Nature and human nature are explored with wit and whimsy in “A Man, A Real One,” a strikingly original two-hander that follows a French couple over the course of 10 years and some stunning locations in both Ibiza and the Pyrenees. Focusing on how the optics of love at first sight are distorted by the demands of work and children, scripting/helming team of brothers Arnaud and Jean-Marie Larrieu uses flash-forwards with assurance to convey the bifurcations that make “happily ever after” as wobbly a cliché as “the check’s in the mail.” Modest in scale but ambitious all the same, funny, romantic pic with silly-played-straight musical interludes is a real find. Biz since opening in Gaul May 28, on the back of positive reviews, has been good.
Telecommunications exec Maryline (Helene Fillieres) and struggling artist Boris (Mathieu Amalric) meet when he presents his industrial film to her company’s brass. The pic is ill received, but by that evening they’re an item. Although she’s a head taller than he is, pic does a superb job of demonstrating the sexual electricity that suggests they were meant to be together.
Cut immediately to five years later, when the couple has two kids. She’s working harder than ever for the same firm and he’s a frustrated househusband who’s been toiling over the same movie script since they met. A scene in which Boris, toting his measles-flecked son, arrives for a script conference with an unsettlingly intense development staffer (Eva Ionesco) is a hoot.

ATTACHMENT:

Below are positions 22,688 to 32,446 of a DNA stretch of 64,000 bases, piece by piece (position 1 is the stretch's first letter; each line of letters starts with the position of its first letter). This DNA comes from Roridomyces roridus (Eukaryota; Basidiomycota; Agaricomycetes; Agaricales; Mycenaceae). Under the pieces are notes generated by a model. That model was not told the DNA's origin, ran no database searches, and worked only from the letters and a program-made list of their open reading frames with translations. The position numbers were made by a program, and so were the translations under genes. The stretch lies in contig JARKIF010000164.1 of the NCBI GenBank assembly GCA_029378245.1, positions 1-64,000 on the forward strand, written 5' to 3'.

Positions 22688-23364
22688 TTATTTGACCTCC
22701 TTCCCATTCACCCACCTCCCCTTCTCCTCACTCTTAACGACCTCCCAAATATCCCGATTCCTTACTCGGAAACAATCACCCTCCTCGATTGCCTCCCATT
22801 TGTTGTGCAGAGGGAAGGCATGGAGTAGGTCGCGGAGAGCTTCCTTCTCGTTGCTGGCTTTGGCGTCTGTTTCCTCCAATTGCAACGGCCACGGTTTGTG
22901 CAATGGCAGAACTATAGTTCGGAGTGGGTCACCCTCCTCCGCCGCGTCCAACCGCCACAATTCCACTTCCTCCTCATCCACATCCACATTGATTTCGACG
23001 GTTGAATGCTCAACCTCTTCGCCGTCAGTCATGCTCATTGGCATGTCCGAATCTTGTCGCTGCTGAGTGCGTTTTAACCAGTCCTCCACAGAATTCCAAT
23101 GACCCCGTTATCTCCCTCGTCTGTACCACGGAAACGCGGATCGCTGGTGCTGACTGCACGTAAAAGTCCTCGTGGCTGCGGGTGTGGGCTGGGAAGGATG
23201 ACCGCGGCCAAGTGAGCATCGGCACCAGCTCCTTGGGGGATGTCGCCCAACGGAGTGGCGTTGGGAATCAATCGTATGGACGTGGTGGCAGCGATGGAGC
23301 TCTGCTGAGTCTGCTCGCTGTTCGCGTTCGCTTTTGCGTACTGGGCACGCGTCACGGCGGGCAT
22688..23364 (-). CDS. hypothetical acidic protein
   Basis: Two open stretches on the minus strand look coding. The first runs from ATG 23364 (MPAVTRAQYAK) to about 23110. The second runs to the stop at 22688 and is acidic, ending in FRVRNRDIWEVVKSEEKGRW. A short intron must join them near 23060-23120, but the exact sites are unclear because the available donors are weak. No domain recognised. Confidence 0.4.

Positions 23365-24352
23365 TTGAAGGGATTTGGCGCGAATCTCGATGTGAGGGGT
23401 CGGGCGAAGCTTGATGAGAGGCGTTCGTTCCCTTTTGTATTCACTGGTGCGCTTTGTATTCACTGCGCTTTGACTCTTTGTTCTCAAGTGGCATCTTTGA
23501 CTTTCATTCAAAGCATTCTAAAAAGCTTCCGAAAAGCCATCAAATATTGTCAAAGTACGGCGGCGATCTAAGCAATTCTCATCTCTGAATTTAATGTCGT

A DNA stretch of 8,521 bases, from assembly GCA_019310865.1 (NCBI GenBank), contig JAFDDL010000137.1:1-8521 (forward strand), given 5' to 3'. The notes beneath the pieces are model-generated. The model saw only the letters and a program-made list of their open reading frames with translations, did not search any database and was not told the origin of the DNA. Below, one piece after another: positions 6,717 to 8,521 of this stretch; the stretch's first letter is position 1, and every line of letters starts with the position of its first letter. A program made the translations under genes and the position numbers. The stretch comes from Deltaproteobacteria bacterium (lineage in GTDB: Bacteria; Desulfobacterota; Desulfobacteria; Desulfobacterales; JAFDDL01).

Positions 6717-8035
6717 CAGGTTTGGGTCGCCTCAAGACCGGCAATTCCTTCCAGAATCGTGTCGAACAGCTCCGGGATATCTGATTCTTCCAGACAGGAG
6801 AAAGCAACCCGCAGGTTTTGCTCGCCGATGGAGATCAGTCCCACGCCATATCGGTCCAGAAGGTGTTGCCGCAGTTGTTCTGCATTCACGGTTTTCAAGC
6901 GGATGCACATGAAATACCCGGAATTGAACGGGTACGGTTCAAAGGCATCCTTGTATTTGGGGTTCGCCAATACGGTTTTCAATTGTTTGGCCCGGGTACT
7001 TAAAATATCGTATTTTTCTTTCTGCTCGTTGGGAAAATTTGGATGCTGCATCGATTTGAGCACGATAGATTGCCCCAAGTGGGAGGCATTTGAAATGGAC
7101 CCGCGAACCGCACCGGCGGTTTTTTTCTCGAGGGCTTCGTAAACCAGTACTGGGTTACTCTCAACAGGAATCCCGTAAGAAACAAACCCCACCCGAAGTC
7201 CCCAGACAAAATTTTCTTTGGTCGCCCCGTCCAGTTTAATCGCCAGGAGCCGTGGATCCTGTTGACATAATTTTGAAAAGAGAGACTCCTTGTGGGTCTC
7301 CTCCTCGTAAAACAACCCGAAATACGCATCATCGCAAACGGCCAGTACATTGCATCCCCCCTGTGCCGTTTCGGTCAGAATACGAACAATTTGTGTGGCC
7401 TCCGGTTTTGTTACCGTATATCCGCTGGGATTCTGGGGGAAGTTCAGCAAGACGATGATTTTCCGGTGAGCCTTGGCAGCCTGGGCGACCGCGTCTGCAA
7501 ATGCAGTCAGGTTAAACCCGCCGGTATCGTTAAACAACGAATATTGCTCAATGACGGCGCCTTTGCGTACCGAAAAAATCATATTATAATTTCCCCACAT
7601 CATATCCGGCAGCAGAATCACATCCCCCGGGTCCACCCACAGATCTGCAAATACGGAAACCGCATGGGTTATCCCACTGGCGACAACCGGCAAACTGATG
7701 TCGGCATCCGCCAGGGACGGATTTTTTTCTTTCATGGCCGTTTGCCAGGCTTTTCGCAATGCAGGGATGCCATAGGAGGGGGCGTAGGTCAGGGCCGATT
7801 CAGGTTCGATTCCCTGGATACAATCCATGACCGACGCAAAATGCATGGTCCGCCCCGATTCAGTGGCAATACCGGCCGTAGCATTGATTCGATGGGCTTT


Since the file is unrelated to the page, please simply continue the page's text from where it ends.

The family travels to Ibiza where Maryline’s company is planning to build a branch office. In exquisite surroundings, snap decisions are made, with serious consequences.
Narrative then abruptly flips ahead another five years for a suspenseful and affecting chapter in the majestic Pyrenees. The brothers’ 47-minute “La Breche de Roland,” which played in Cannes’ Directors’ Fortnight in 2000, was also lensed in the same mountains.
Ode to the eventual rewards of emotional discomfort unspools with sometimes strange but always convincing strokes. Though pic concentrates on the fortunes of two specific individuals, material will speak to anyone who’s ever felt overwhelmed by the juggling act of earning a partner’s respect while also trying to earn a living.
Thesps are excellent, with Amalric’s impressions of prehistoric birds’ mating calls an offbeat treat. At three junctures, Amalric and Fillieres sing purpose-built ditties as the camera hones in with tasteful fluidity.